Difference Between Metered and Stamped Mail

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Whether your business sends out letters or packages, you have both stamped mail and metered mail as options that may work for you. Sending stamped mail involves simply attaching prepurchased stamps. On the other hand, using metered mail involves renting a postage meter to purchase and print the exact postage needed.

When deciding between stamped and metered mail, carefully consider your typical mailing needs and compare the pros and cons of both options.

TL;DR (Too Long; Didn't Read)

Put simply, stamped mail involves buying physical postage stamps that you stick on your mail, while metered mail involves using a postage meter to accurately calculate postage costs and print your proof of purchase.

Basics of Stamped Mail

Available for purchase as sheets, coils and booklets, stamps allow you to send common mail classes such as First Class and Priority Mail by just sticking on stamps that are worth the amount of postage needed. You'll need to weigh your item and carefully estimate any possible surcharges to avoid having the item returned for not having enough postage.

Stamps can be a convenient and economical choice to mail regular letters occasionally. While stamps will never expire anyway, you can purchase special Forever Stamps that work regardless of future First-Class price increases. As of 2020, these stamps cost 55 cents each and allow you to mail a letter of up to 1 ounce. An additional ounce costs 15 cents, and you can purchase partial stamps between 1 and 35 cents to make up for the difference.

To send out stamped mail, you can simply set up a recurring pickup with USPS, drop the letters into a mailbox or take them to the post office. However, adding other services like Registered Mail requires a trip to the post office.

Basics of Metered Mail

When you use metered mail, you obtain a postage meter that prints onto a tape or even directly on your letters. Your business gets a permit to do this in your locale, and once you're set up, you'll pay postage along with fees for mail presorting and the meter itself. You'll only need to visit a post office when you're sending presorted mail or need a service that requires in-person support.

Metered mail works with more mailing classes than stamps. These include USPS Retail Ground, Marketing Mail and Media Mail. You also get access to discounted commercial rates and popular mail add-ons such as insurance and Registered Mail.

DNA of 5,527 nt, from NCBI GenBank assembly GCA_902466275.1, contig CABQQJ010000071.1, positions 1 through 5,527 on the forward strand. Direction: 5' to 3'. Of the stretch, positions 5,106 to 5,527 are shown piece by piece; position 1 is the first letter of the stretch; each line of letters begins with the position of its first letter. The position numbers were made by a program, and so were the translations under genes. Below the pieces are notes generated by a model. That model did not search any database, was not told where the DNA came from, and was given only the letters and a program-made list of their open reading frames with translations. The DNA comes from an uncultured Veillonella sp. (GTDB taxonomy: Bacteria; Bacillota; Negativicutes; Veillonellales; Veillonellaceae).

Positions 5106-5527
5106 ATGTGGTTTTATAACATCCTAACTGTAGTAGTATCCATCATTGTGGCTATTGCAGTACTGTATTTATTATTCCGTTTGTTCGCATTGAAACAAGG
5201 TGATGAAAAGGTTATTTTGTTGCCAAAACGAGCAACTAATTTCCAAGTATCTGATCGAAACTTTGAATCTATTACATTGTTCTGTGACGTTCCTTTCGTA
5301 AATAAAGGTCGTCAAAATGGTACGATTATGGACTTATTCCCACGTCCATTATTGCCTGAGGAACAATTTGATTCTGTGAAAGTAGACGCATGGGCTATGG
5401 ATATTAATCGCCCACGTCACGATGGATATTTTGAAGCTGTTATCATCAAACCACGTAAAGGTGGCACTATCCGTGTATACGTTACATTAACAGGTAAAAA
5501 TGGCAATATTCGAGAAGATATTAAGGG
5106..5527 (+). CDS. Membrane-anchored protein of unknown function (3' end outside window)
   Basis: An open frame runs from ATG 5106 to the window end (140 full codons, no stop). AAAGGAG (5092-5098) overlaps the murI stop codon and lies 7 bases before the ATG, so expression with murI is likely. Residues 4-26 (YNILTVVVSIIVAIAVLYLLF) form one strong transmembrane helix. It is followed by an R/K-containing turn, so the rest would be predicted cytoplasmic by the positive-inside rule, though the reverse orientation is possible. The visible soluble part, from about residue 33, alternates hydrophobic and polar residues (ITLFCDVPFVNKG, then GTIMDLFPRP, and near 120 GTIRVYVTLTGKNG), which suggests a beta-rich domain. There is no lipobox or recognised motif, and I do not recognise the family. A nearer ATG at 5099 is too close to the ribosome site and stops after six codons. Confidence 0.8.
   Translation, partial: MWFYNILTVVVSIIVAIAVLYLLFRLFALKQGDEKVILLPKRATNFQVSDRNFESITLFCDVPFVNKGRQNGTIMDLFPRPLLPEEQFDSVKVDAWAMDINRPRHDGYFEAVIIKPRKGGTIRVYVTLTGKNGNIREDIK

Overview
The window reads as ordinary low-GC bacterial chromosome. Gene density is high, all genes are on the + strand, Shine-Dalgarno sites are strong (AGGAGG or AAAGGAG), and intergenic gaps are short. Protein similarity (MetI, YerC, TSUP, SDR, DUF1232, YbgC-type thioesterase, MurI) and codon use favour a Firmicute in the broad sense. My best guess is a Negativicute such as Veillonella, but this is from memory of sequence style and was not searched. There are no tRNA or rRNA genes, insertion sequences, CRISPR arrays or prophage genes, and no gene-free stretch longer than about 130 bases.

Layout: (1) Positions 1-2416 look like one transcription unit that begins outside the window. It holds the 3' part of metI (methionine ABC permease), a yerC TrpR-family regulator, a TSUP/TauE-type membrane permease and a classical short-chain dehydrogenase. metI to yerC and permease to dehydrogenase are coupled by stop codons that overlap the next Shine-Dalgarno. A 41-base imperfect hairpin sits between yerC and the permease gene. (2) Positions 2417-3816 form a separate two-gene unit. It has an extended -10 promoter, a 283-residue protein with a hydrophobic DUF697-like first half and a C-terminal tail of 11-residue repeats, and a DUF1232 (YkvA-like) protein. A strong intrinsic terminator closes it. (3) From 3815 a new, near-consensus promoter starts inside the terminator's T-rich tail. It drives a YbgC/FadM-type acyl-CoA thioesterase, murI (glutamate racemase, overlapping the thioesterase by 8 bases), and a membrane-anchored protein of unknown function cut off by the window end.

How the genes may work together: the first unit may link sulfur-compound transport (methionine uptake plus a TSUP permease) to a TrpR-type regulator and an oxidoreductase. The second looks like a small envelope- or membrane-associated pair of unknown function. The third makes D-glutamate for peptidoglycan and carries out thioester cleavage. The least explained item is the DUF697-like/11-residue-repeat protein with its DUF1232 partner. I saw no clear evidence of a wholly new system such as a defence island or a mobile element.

The price for metered mail depends on the item's postage class, weight and size. As of 2020, you can send a 1-ounce, First-Class metered letter for 50 cents, a savings of 5 cents compared to one First-Class stamp.

Stamped Mail: Pros and Cons

Postage stamps come with the benefit of simplicity. You can simply pick up the stamps locally or order them online, and you don't have to pay for or learn to use a postage meter. You can simply estimate the weight, attach the right amount of stamps and send your items.

However, using stamps with a fixed value can cost your company more money in the long run. You might feel tempted to just add another stamp or two when you're unsure about the weight. This equals lost money and also more time spent obtaining more stamps. You also don't get to take advantage of the slightly lower commercial rate.

It can also be harder to track your mailing expenses when you use a variety of stamps unless you keep close track of what your business uses.

Metered Mail: Pros and Cons

If you send a lot of mail, metered mail can save your business significant time and money. Not only do you waste less work time and gas from visiting the post office, but you save money since you're ensured to pay only the exact postage needed. You can also easily monitor your postage spending.

While using a postage meter saves you on mailing costs, you do have the extra expense of obtaining the meter. Because you can't legally buy a postage meter, you'll have to pay an ongoing lease or rental fee. There's also the annual presorting fee to consider.

References

About the Author

Ashley Donohoe started writing professionally about business topics in 2010. Having eight years experience running all aspects of her small business, she is knowledgeable about the daily issues and decisions that business owners face. She also has earned a Master of Business Administration degree with a leadership and strategy concentration from Western Governors University. Some other places featuring her business writing include JobHero, LoveToKnow, PocketSense, Chron and Study.com.

Photo Credits

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